Recycling and Life-Cycle Analysis
Product design greatly influences the recycling and reuse of manufacturing materials. This article presents a design for recycling strategy based on ease of disassembly, minimizing process scrap, using readily recyclable materials, and labelling or otherwise identifying parts. It also discusses the concept of life-cycle analysis (LCA), a quantitative accounting of the environmental and economic costs of using a given material and the energy required to make, distribute, operate, and eventually dispose of the host product and its constituent materials. An important but often overlooked step in the LCA process is to identify potential improvement pathways.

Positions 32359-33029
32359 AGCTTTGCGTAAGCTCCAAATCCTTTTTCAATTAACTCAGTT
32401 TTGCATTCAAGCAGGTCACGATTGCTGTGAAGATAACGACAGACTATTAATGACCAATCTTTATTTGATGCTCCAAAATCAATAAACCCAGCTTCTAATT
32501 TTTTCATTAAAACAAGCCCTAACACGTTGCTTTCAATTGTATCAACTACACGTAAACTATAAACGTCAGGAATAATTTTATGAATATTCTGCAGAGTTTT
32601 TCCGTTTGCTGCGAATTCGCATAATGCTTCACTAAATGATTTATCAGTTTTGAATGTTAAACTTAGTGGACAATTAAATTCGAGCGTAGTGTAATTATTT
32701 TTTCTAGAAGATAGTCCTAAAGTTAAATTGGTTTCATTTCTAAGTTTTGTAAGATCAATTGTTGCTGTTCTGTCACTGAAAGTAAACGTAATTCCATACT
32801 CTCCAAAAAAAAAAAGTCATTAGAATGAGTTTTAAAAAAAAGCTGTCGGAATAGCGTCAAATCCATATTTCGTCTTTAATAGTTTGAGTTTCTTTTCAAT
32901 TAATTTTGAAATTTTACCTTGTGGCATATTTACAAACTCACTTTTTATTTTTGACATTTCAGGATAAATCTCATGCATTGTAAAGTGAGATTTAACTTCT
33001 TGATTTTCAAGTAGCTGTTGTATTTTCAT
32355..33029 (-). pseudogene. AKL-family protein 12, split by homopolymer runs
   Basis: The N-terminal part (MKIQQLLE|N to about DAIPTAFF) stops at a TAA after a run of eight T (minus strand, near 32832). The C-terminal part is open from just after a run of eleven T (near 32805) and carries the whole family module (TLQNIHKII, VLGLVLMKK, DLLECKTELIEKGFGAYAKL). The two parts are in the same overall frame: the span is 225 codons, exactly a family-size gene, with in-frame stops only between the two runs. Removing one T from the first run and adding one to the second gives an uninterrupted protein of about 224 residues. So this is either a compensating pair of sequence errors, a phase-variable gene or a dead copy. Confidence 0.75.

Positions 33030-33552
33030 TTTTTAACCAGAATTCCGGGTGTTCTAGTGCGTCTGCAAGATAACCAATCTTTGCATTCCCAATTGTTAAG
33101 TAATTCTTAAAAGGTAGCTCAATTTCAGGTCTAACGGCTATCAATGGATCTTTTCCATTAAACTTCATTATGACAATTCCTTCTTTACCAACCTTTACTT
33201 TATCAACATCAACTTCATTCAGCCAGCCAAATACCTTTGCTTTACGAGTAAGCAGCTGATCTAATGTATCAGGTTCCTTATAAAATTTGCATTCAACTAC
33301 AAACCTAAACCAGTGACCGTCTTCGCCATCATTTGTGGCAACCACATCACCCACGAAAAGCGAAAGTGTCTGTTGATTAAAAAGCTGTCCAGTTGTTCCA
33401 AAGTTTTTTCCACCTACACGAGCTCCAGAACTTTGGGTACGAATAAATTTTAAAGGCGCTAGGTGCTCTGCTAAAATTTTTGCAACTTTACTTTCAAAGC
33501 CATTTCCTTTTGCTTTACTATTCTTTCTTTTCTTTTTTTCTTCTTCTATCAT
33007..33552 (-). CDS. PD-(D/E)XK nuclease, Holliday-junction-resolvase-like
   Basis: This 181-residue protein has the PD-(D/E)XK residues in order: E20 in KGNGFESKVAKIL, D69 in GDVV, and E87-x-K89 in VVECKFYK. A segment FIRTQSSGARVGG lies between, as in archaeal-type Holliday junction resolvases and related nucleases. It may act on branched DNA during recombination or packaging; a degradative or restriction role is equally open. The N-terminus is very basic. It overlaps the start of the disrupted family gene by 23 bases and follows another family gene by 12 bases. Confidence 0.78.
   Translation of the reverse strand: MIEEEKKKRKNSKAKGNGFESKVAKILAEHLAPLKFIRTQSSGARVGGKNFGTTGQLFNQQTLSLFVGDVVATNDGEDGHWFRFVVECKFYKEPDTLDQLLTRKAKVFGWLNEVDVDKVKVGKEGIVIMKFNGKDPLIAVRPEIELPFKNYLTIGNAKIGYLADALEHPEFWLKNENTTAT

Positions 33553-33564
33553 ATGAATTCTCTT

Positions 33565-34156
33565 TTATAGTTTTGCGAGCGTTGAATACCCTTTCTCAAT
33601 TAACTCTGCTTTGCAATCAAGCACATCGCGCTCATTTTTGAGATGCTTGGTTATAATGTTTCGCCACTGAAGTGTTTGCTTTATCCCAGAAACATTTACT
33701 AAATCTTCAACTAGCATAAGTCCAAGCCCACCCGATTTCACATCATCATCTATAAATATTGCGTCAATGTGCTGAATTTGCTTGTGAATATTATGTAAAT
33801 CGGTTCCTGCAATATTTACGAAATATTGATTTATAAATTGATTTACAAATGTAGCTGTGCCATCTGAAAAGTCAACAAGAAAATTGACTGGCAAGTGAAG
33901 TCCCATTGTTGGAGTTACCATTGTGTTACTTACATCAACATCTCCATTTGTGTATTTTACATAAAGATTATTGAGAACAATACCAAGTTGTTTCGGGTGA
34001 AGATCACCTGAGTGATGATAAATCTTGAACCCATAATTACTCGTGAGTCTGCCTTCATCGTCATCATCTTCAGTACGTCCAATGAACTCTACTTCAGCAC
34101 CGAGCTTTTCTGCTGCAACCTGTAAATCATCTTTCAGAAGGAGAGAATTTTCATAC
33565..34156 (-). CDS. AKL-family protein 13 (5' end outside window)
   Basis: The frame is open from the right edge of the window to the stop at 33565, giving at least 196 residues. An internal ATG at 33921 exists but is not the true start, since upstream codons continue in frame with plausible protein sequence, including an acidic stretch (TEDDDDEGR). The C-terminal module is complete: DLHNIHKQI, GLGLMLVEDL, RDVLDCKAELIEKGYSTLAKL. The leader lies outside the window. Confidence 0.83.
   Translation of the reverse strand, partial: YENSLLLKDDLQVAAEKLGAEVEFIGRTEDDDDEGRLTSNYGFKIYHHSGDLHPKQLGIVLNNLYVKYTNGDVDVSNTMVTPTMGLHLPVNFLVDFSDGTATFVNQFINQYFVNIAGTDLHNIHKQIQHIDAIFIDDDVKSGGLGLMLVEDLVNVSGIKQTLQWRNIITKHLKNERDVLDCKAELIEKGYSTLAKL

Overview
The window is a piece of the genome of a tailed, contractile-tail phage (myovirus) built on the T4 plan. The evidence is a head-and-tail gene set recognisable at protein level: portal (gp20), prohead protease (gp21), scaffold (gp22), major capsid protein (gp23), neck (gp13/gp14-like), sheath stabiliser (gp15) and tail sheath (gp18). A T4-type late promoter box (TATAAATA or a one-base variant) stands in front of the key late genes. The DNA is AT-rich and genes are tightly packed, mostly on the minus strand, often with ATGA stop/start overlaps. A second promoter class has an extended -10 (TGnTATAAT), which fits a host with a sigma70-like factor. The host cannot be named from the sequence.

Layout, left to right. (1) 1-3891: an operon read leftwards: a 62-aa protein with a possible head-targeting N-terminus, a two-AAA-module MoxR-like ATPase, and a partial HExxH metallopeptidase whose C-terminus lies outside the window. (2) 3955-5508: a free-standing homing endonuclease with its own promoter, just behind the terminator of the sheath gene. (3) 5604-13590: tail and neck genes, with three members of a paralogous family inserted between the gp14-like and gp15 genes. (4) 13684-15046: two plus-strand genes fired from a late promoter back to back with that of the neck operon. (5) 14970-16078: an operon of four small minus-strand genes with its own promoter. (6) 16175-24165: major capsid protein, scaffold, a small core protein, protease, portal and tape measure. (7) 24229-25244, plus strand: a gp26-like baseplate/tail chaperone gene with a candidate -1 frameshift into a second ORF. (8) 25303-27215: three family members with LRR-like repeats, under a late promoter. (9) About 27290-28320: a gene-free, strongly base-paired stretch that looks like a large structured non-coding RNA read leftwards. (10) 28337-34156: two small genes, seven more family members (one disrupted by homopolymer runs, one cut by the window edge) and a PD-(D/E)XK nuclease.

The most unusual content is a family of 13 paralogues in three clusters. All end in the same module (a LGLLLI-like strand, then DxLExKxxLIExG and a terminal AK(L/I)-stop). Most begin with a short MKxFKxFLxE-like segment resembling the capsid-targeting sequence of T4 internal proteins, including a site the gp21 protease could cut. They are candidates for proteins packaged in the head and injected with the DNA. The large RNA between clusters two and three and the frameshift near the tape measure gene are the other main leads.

The primary goal of failure analysis is to prevent the recurrence of product failures. This article discusses the sequence of activities in failure analysis and offers insight on how to gather background information, examine and assess damage, and identify the cause of the problem. It also explains where to look for evidence and how to collect samples for various types of testing. In addition, the article provides an introduction to fracture mechanics and explains how to predict and avoid fractures, including fatigue fracture, through testing and computational techniques.